Technology to improve rockfall analysis on cliffs could save money, lives
CORVALLIS, Ore. – Researchers in the Pacific Northwest have developed a new, automated technology to analyze the potential for rockfalls from cliffs onto roads and areas below, which should speed and improve this type of risk evaluation, help protect public safety and ultimately save money and lives.
Called a "rockfall activity index," the system is based on the powerful abilities of light detection and ranging, or LIDAR technology. It should expedite and add precision to what's now a somewhat subjective, time-consuming process to determine just how dangerous a cliff is to the people, vehicles, roads or structures below it.
This is a multi-million dollar global problem, experts say, of significant concern to transportation planners.
It's a particular concern in the Pacific Northwest with its many mountain ranges, heavy precipitation, erosion of steep cliffs and unstable slopes, and thousands of roads that thread their way through that terrain. The evaluation system now most widely used around the world, in fact, was developed by the Oregon Department of Transportation more than 25 years ago.
The new technology should improve on that approach, according to scientists who developed it from the University of Washington, Oregon State University and the University of Alaska Fairbanks. Findings on it were just published in Engineering Geology.
"Rockfalls are a huge road maintenance issue," said Michael Olsen, an associate professor of geomatics in the College of Engineering at Oregon State University, and co-author of the report.
"Pacific Northwest and Alaskan highways, in particular, are facing serious concerns for these hazards. A lot of our highways in mountainous regions were built in the 1950s and 60s, and the cliffs above them have been facing decades of erosion that in many places cause at least small rockfalls almost daily. At the same time traffic is getting heavier, along with increasing danger to the public and even people who monitor the problem."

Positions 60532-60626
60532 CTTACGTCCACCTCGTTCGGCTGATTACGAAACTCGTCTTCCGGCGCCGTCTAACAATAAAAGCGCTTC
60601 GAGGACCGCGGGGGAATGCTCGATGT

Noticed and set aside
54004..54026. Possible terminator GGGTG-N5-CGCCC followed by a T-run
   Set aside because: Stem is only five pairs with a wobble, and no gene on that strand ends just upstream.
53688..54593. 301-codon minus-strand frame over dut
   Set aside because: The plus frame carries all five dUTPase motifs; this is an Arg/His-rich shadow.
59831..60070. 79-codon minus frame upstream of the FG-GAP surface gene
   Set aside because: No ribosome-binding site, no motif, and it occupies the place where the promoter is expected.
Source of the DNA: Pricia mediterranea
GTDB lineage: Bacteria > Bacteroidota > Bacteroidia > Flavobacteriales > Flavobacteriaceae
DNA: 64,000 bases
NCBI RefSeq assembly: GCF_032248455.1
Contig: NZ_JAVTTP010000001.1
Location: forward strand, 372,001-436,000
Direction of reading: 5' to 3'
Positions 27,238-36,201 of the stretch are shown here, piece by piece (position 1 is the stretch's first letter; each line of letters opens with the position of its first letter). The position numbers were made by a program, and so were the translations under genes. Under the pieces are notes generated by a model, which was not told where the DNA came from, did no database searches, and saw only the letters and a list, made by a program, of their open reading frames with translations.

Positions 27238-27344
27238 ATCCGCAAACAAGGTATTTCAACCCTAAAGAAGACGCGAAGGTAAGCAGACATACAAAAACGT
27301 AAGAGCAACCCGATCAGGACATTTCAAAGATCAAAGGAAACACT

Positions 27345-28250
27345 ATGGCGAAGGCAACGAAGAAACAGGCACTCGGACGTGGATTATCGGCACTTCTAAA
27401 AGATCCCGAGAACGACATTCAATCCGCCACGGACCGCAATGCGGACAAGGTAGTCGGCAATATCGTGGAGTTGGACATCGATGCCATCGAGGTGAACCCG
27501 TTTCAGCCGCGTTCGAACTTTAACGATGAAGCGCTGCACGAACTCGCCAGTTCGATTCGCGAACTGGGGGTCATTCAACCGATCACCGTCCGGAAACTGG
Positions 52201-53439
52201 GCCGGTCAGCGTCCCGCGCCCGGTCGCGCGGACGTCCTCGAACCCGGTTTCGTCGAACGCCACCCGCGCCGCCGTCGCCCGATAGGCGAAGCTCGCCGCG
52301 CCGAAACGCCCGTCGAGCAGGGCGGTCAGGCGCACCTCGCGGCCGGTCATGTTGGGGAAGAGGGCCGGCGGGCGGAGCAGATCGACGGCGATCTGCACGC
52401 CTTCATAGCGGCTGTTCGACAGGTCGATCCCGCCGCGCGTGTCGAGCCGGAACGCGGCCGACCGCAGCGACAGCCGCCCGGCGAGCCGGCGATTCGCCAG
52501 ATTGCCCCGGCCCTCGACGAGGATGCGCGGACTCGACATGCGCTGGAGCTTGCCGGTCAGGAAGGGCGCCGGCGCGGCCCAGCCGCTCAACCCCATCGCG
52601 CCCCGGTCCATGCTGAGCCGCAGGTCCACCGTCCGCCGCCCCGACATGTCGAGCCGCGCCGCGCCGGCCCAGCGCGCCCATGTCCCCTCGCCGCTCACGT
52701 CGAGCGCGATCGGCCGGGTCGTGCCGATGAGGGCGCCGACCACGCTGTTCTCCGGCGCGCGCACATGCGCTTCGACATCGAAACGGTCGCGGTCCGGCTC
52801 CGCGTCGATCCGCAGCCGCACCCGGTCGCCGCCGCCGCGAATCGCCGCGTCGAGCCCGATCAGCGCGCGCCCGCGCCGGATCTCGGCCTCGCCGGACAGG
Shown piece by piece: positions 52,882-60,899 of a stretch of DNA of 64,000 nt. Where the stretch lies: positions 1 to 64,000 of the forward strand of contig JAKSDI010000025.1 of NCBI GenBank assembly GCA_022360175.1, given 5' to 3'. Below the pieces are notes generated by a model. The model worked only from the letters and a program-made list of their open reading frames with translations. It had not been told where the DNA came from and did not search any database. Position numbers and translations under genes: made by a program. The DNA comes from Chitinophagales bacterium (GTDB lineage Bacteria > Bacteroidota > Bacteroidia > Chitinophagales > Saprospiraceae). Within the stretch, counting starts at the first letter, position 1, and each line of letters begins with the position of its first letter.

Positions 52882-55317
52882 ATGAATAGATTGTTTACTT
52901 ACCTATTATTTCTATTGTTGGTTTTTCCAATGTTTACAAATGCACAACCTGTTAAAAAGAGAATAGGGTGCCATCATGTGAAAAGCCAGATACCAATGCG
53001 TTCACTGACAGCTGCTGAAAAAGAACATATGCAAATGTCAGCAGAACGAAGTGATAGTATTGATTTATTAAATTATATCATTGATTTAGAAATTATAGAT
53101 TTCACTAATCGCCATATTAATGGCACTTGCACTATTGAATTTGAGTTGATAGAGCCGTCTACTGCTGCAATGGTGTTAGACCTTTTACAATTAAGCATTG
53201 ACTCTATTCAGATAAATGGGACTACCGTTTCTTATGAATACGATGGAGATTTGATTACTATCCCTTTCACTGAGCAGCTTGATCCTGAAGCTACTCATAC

The new approach could replace the need to personally analyze small portions of a cliff at a time, looking for cracks and hazards, with analysts sometimes even rappelling down it to assess risks. LIDAR analysis can map large areas in a short period, and allow data to be analyzed by a computer.
"Transportation agencies and infrastructure providers are increasingly seeking ways to improve the reliability and safety of their systems, while at the same time reducing costs," said Joe Wartman, associate professor of civil and environmental engineering at the University of Washington, and corresponding author of the study.
"As a low-cost, high-resolution landslide hazard assessment system, our rockfall activity index methodology makes a significant step toward improving both protection and efficiency."
The study, based on some examples in southern Alaska, showed the new system could evaluate rockfalls in ways that very closely matched the dangers actually experienced. It produces data on the "energy release" to be expected from a given cliff, per year, that can be used to identify the cliffs and roads at highest risk and prioritize available mitigation budgets to most cost-effectively protect public safety.
"This should improve and speed assessments, reduce the risks to people doing them, and hopefully identify the most serious problems before we have a catastrophic failure," Olsen said.
The technology is now complete and ready for use, researchers said, although they are continuing to develop its potential, possibly with the use of flying drones to expand the data that can be obtained.
Tens of millions of dollars are spent each year in the U.S. on rock slope maintenance and mitigation.
This research was supported by the Pacific Northwest Transportation Consortium, the National Science Foundation and the Alaska Department of Transportation and Public Facilities. Co-authors included Lisa Dunham, former civil and environmental engineering graduate student at the University of Washington; graduate assistant Matthew O'Banion at OSU; and Keith Cunningham, research assistant professor of remote sensing at the University of Alaska Fairbanks.